“Warm rain” or rain due to the colllision-coalescence process, is also mainly associated with “clean” conditions, ones low in aerosol particles that can act as cloud condensation nuclei. The fewer the “CCN” the fewer are the droplets in clouds, and the larger the individual cloud droplets are when saturation and cloud formation occur. So, by yesterday afternoon, certainly, it was doggone clean here, no doubt aided by washout in that light rain we had.
Particularly heavy rain with low visibility fell just south of Catalina yesterday afternoon around Ina and Oracle just after 4 pm. However, that rain did not have those HUGE drops that we see from unloading, deep, Cumulonimbus clouds making this observer think as heavy as it was, it may have been due to a Cumulonimbus topping out at less than 20,000 feet, where the temperature would have been too warm for ice. The 500 mb temperature yesterday was a tropical-like -3.7° C on the TUS sounding, almost unheard of with a rain situation here. This, another sign of tropical Newt, since tropical storms/hurricanes have warm cores.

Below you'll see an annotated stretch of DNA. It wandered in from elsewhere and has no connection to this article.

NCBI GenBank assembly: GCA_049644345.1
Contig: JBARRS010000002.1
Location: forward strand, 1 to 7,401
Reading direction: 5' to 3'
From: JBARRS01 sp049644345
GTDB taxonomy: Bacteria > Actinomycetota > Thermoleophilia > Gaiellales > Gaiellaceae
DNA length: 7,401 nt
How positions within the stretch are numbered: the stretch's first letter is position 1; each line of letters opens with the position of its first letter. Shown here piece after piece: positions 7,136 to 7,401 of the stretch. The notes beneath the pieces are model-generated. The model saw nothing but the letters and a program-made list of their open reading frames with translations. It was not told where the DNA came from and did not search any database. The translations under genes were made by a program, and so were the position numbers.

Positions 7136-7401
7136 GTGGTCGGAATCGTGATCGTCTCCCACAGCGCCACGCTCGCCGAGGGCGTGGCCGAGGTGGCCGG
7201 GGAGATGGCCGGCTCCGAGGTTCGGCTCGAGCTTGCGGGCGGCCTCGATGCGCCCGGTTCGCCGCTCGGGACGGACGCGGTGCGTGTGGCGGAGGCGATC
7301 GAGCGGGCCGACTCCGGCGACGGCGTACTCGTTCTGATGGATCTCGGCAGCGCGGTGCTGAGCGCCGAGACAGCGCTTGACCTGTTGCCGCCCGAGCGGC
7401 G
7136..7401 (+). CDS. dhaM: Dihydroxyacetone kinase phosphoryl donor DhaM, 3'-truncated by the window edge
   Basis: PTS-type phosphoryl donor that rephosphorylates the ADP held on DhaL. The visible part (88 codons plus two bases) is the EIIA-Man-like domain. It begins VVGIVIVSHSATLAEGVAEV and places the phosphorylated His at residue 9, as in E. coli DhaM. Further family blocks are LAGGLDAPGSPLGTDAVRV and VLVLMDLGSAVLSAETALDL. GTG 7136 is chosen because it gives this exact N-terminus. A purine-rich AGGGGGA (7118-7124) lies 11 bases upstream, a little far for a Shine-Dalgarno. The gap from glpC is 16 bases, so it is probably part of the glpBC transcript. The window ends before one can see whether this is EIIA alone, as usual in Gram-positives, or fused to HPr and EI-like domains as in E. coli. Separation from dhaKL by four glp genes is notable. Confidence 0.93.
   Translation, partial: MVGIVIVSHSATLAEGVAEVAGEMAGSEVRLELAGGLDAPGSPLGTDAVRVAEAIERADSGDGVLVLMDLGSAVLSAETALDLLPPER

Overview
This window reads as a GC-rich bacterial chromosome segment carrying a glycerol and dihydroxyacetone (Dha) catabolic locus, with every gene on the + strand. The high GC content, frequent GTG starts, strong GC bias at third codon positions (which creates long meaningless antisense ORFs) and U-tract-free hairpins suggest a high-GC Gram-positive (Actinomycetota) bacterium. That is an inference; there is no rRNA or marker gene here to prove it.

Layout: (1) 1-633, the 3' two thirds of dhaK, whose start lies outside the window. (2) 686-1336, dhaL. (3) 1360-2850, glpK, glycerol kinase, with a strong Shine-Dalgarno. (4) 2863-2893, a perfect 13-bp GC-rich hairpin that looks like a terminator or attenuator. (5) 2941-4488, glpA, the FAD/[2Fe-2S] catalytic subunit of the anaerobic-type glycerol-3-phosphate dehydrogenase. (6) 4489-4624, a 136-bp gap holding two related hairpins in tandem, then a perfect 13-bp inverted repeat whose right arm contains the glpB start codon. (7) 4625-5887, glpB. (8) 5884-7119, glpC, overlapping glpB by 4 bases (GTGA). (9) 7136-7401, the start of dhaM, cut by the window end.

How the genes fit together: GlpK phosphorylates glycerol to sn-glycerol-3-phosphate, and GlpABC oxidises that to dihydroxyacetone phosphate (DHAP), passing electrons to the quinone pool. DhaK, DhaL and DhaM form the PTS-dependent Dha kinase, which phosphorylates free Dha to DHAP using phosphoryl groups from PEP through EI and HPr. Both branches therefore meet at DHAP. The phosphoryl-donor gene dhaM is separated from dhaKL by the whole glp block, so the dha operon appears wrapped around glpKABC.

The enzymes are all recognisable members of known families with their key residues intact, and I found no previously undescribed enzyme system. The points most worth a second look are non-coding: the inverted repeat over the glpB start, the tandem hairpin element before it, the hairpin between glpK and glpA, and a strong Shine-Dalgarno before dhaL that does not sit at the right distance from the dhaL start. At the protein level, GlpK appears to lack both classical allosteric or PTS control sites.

lacking in those huge drops we see in our thunderstorms, this rain likely formed from the “warm rain” process except maybe in the very heaviest rain areas. It was a special day.
You probably noticed how quiet it was; no thunder around, for one thing, indicating the updrafts in the clouds were not very strong, and that was another indicator that the clouds may not have contained ice. Without ice, hail and graupel, soft hail, you don’t have lightning.
The lack of lighting, the all day off and on rain, such as you might experience at Hilo, Hawaii, on the windward side, made it seem like you were in Hilo, Hawaii, or one of the other wet spots on the windward side of the Island.